Gunsight is named for the distinctive V-groove made by the notch between Middle and Lower Cathedral Rocks. It is most prominently viewed from the vicinity of El Cap Meadow as the steep gully on the northeast side between the two rock formations.
Gunsight is the usual descent route for climbs that end on the summits of Middle and Lower Cathedral Rock, and sometimes as the easiest descent route from Leaning Tower when water in Bridalveil Creek is low enough to make crossing safe. It is a very short, but steep route with 1,300ft of elevation gain from the valley floor. Hans Florine has climbed it from the asphalt in 28m30s (one way), but even at a moderate pace it can be climbed in an hour.
From the SR41/140 junction, head east on Southside Drive for about 1/2mi around the north side of Lower Cathedral Rock. Park off the pavement along the straight section of road. Look for a boulder-strewn wash, dry most of the year that can be followed south towards the North Face of Middle Cathedral Rock. This dry creekbed has evidence of a trail and is used by climbers for access to Middle Cathedral Rock as well as descents of the Gunsight. One can also hike through the forest understory, but due to downed trees and other bio-obstacles, progress will be a bit slower. Head for the obvious gully between Middle and Lower Cathedral Rocks.
The scrambling starts when you smack up against the North Face of Middle Cathedral Rock. The face is rather imposing, rising sharply for 1,600ft. Follow the boulder field towards the Gunsight, staying to the left in the lower section until short cliffs force you to the right and into a narrow constriction (class 3) about 20 feet high. About the halfway point one encounters a short class 4 section on the right side. More scrambling above this leads to the crux about 2/3 of the way up. A large chockstone blocks the main channel, which is class 5 and exposed if you try to climb directly. A fixed rope is usually present on the right side, anchored by two bolts. Clearly this is the easiest way past the crux. For the purest, or if the rope is absent or looks unsafe, the chockstone can be bypassed by climbing class 4 rock on the far left side of the gully. Though exposed and frightful-looking at first glance, the holds are good with solid stances. The remaining third of the gully above the crux is an easy scramble to the notch.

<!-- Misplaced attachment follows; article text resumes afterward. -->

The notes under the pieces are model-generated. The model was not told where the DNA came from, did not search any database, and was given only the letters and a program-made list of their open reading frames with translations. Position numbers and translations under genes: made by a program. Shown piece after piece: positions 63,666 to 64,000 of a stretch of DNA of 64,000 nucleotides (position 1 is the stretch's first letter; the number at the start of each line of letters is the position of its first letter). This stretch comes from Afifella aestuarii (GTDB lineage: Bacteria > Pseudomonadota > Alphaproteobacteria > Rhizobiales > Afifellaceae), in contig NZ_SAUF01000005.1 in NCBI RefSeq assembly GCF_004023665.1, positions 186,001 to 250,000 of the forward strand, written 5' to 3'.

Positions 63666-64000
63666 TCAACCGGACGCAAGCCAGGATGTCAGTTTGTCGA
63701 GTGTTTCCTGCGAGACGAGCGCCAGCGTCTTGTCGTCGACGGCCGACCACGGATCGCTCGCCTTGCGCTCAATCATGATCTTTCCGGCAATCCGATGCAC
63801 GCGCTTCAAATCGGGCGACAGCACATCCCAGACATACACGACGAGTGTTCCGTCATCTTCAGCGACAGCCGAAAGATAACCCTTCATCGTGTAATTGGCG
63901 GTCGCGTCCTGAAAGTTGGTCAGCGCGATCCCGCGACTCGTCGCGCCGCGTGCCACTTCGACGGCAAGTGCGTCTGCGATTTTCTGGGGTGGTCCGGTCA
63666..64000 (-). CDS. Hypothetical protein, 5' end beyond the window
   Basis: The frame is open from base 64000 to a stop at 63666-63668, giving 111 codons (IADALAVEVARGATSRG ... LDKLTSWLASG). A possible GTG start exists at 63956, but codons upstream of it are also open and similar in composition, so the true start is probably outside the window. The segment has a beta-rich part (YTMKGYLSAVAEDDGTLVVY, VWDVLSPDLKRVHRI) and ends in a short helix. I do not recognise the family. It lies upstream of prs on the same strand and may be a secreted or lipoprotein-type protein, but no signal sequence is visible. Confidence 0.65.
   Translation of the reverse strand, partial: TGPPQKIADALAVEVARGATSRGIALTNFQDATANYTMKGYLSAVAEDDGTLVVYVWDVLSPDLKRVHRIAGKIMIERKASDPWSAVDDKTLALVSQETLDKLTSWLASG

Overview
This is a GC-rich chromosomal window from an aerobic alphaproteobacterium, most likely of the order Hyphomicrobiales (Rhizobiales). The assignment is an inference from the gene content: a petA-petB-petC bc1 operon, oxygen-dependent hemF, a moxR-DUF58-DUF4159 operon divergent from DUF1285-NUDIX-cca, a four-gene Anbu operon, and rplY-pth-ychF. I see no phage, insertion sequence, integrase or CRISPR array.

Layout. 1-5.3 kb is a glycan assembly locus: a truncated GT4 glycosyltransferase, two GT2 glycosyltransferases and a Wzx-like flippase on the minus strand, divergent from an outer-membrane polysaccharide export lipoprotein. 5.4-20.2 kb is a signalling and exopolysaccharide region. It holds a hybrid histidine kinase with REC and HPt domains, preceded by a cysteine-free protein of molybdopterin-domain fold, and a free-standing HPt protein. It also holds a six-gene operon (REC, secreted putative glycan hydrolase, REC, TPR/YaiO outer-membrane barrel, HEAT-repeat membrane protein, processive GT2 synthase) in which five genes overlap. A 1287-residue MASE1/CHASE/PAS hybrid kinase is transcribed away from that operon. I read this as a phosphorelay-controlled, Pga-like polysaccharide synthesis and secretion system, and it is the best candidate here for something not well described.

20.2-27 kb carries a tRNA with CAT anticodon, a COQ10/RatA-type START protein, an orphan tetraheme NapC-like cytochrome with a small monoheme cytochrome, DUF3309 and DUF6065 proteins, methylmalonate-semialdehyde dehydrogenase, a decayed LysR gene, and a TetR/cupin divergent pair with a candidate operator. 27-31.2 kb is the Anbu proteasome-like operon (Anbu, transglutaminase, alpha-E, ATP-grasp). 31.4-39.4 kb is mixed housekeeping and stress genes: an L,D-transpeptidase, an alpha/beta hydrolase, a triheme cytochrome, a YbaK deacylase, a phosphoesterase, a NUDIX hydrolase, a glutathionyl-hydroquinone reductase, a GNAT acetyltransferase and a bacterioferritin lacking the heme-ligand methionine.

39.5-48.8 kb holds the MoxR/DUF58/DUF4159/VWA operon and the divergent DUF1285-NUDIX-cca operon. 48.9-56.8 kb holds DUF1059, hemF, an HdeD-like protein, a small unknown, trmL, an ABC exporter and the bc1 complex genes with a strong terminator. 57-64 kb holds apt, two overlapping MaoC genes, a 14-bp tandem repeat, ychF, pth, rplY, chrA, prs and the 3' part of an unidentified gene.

The summit of Lower Cathedral Rock (with fine views) is an easy scramble up the Southwest Face, staying close to the South Ridge.
In winter, a climb is a more significant challenge. There is usually snow/ice in at least a portion of the route during winter, as it sees very little sun to help melt it off. Depending on snow conditions, it might be a straightforward snow chute climb, or dangerous mixed climbing with ice and/or avalanche conditions. In both winter and early spring expect the rock to be wet. There were few places we found where the wet rock was actually slippery, but nevertheless it made for greater hazard than when dry.
Rock shoes helpful if uncomfortable on class 3-4 rock, though it can be climbed in sneakers or standard hiking shoes. Winter may require axe/crampons/warm clothes (little sun here!), and possibly ice-climbing gear to protect dangerous sections.